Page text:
KEY WORDS Body image; Gymnastics; Adolescents; Anthropometry

Introduction

Body image has been valued as the focus of scientific research, especially since the 1990s1. Authors agree that this construct is complex and multifaceted2-3. Furthermore, it involves the image that the individual has from the size, shape and contour of his own body as well as the feelings, thoughts and behaviors in relation to these characteristics2-3.

Currently, research on body image have privileged the evaluation of body dissatisfaction, mainly in samples of adolescents4-6. Understood as the negative and subjective evaluation of the own body2, body dissatisfaction can occur in several ways. Authors report that the individual can both be dissatisfied with their overall physical appearance4, and with some specific body parts5,7. In addition, some studies highlight that body dissatisfaction may be influenced by several factors such as: ethnicity8-9, socioeconomic level8,10, as well as social and cultural factors2.

Thus, the environment in which the subject is inserted can directly influence your body image. In this context, the sports environment - and in particular the modalities which value the aesthetic body - can be a way of higher sociocultural pressure motivated by the thin ideal body11-18. The artistic gymnastics may be cited as an environment in which these relationships are very present, because it implies a certain specific aesthetic body, by the requirement of a favorable biotype for practice17,19, which can lead athletes of this modality to a deep discontent with their own body.

Therefore, the sterotype body with short stature and low body fat is recommended in artistic gymnastics, because the ability to perform spins in different axes of the body is required constantly in the elements of this sport19-21. For this reason, artistic gymnastics is often cited as a modality that causes the emergence of specific characteristics of these athletes, such as the commitment of the growth in stature19,21. Regarding the high performance training, there are speculations that if this is intense and demanding, especially in childhood and adolescence may impair the growth19. However, a review study performed by Malina et al.20 point out that the stature reached in adulthood gymnastics athletes for both sexes is not compromised by training at young ages or during the peak growth spurt.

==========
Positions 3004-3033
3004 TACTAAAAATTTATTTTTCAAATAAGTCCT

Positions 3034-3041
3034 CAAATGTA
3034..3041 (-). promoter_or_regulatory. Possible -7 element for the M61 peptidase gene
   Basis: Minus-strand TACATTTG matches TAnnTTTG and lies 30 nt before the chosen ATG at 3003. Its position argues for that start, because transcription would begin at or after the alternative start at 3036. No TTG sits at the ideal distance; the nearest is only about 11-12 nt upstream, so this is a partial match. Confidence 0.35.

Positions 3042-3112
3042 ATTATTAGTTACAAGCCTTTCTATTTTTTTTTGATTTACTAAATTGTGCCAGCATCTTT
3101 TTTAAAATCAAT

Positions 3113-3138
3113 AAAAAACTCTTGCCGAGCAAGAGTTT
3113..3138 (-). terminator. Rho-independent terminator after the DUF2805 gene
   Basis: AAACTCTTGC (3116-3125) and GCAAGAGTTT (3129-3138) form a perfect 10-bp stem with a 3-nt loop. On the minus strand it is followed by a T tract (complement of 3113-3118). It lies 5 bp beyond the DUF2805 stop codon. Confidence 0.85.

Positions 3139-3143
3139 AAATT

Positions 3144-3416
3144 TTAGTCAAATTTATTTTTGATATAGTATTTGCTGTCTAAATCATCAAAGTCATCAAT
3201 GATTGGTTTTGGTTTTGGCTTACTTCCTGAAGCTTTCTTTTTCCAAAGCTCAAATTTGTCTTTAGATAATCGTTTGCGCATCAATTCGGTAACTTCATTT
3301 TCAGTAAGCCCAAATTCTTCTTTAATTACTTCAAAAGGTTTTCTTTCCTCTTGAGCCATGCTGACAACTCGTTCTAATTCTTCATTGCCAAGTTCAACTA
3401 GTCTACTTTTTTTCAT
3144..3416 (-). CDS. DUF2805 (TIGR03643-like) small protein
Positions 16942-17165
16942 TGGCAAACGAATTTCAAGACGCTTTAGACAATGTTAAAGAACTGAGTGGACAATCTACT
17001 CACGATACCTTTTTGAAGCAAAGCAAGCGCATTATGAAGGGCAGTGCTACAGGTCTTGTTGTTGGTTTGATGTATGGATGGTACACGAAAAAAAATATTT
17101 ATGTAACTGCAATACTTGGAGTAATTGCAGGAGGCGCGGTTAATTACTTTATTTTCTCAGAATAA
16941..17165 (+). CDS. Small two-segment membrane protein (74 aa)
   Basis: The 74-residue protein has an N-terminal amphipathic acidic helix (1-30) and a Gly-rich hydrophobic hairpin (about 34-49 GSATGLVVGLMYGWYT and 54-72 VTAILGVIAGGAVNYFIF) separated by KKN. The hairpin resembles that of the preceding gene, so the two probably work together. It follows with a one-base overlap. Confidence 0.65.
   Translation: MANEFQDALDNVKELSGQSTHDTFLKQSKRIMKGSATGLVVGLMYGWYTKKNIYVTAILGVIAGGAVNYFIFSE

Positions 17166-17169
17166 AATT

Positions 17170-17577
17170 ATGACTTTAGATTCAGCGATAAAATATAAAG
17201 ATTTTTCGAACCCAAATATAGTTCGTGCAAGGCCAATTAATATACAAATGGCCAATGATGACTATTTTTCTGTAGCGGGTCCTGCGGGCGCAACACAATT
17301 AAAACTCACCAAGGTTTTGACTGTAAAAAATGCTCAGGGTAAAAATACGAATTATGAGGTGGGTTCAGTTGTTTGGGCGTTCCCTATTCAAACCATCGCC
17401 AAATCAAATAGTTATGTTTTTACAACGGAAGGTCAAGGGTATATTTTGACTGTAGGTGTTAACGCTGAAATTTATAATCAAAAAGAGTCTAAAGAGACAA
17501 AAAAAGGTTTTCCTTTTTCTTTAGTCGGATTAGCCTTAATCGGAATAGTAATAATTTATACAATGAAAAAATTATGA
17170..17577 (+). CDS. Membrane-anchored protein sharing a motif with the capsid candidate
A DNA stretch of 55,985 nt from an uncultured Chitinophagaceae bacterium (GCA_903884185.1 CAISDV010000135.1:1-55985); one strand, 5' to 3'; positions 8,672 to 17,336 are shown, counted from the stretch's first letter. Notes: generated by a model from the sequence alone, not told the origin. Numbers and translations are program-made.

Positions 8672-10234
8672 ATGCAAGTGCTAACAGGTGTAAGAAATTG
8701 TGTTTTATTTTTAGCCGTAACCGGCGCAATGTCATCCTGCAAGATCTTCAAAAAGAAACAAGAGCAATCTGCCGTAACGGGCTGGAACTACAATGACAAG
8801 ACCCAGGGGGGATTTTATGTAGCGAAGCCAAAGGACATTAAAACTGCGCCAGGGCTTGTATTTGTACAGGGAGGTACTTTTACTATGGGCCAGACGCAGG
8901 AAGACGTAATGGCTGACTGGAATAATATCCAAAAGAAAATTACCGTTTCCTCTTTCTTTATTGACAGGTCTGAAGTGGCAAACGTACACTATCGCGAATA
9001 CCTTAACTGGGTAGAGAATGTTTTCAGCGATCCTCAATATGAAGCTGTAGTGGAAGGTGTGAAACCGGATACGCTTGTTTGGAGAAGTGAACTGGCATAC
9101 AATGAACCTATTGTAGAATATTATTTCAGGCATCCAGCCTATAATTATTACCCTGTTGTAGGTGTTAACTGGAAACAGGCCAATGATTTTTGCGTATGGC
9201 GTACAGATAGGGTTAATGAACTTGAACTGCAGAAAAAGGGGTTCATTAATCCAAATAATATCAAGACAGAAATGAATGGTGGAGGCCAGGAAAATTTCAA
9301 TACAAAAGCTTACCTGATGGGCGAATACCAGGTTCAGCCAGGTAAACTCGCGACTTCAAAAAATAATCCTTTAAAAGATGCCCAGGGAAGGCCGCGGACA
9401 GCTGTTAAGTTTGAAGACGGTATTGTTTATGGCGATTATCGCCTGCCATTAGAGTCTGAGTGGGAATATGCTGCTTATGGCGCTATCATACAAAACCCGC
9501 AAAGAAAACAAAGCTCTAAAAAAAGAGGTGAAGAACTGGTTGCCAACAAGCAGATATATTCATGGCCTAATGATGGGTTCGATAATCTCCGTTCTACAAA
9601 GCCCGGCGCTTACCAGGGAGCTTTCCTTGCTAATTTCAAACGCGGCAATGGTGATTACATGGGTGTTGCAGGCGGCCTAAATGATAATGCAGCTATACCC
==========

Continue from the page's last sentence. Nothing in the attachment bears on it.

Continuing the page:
Recent studies evaluating anthropometric and maturation measures in athletes from various sports have found associations between these factors and negative body image22-23 . In addition, the review study conducted by Neves et al.24 identified that few Brazilian research16,25-26 which considered the specifics of artistic gymnastics noted the influence of psychological factors such as media influence25, anxiety26, perfectionism and mood16, on the eating disorder risk behavior of these athletes. However, the authors did not take into account the maturational factors and they disregarded the competitive level of individuals, which may influence the magnitude of these relationships. Therefore, we emphasize the importance of assessing body dissatisfaction in artistic gymnastics athletes both in the non-elite and elite levels, and relate it to sociodemographic, anthropometric and maturational factors.

This study aimed to evaluate the existence of overall and specific body dissatisfaction in elite and non-elite artistic gymnastics athletes, and to analyze the influence of sociodemographic, anthropometric and maturational factors on body dissatisfaction.

Method

Ethical aspects

This study was approved by the Ethics and Human Research Committee of the Federal University of Juiz de Fora (UFJF), according to the protocol 14406513.9.0000.5147 and approval number 337.127. All athletes and their guardians signed an informed consent form that explained the study objectives and procedures.

Study design